The economy of the United Kingdom
GDP is used an indicator as to the shape of a national economy. It is one of the most regularly called upon measurements regarding the economic fitness of a country. GDP is the total market value of all final goods and services that have been produced in a country within a given period of time, usually a year. Inflation adjusted real GDP figures serve as an even more telling indication of a country’s economic state in that they act as a more reliable and clear tool as to a nation’s economic health.
The gross domestic product (GDP) growth rate in the United Kingdom has started to level in recent years after taking a huge body blow in the financial collapse of 2008. The UK managed to rise from the state of dark desperation it was in between 2009 and 2010, from -3.97 to 1.8 percent. The country suffered acutely from the collapse of the banking industry, raising a number of questions within the UK with regards to the country’s heavy reliance on revenues coming from London's financial sector, arguably the most important in the world and one of the globe’s financial command centers. Since the collapse of the post-war consensus and the rise of Thatcherism, the United Kingdom has been swept along in a wave of individualism - collective ideals have been abandoned and the mass privatisation of the heavy industries was unveiled - opening them up to market competition and shifting the economic focus to that of service.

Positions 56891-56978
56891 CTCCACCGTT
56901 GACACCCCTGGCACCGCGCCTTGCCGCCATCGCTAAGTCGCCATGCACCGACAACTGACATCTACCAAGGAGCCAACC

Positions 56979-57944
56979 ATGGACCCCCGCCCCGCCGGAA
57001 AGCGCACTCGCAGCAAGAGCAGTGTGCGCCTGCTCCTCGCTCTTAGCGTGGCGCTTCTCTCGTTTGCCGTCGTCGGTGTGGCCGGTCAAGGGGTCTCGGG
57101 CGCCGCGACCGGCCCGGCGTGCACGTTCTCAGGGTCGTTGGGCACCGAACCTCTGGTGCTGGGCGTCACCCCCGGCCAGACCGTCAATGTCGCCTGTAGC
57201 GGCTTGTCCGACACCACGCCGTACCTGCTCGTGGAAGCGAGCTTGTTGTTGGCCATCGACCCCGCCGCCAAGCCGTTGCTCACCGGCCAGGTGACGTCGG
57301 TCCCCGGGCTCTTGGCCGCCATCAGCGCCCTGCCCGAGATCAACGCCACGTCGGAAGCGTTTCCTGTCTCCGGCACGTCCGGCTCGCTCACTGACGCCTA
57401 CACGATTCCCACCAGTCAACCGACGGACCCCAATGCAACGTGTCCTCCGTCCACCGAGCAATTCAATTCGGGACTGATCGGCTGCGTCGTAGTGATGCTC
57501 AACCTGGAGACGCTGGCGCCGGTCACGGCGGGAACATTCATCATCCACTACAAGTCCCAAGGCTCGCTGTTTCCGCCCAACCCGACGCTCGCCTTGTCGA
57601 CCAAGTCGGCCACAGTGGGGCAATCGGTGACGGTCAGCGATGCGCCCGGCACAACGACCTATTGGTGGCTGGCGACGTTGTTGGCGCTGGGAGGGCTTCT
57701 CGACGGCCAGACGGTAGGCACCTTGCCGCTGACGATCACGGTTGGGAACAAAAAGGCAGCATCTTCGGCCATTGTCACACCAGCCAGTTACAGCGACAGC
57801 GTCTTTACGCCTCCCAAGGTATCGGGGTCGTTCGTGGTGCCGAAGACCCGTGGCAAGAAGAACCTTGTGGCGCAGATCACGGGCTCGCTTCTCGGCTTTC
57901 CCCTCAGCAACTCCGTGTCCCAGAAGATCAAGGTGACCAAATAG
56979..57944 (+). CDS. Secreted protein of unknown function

The Big Bang policy, one of the cornerstones of the Thatcher government programs of reform, involved mass and sudden deregulation of financial markets. This led to huge changes in the way the financial markets in London work, and saw the many old firms being absorbed by big banks. This, one could argue, strengthened the UK financial sector greatly and while frivolous and dangerous practices brought the sector into great disrepute, the city of London alone brings in around one fifth of the countries national income making it a very prominent contributor to wealth in the UK.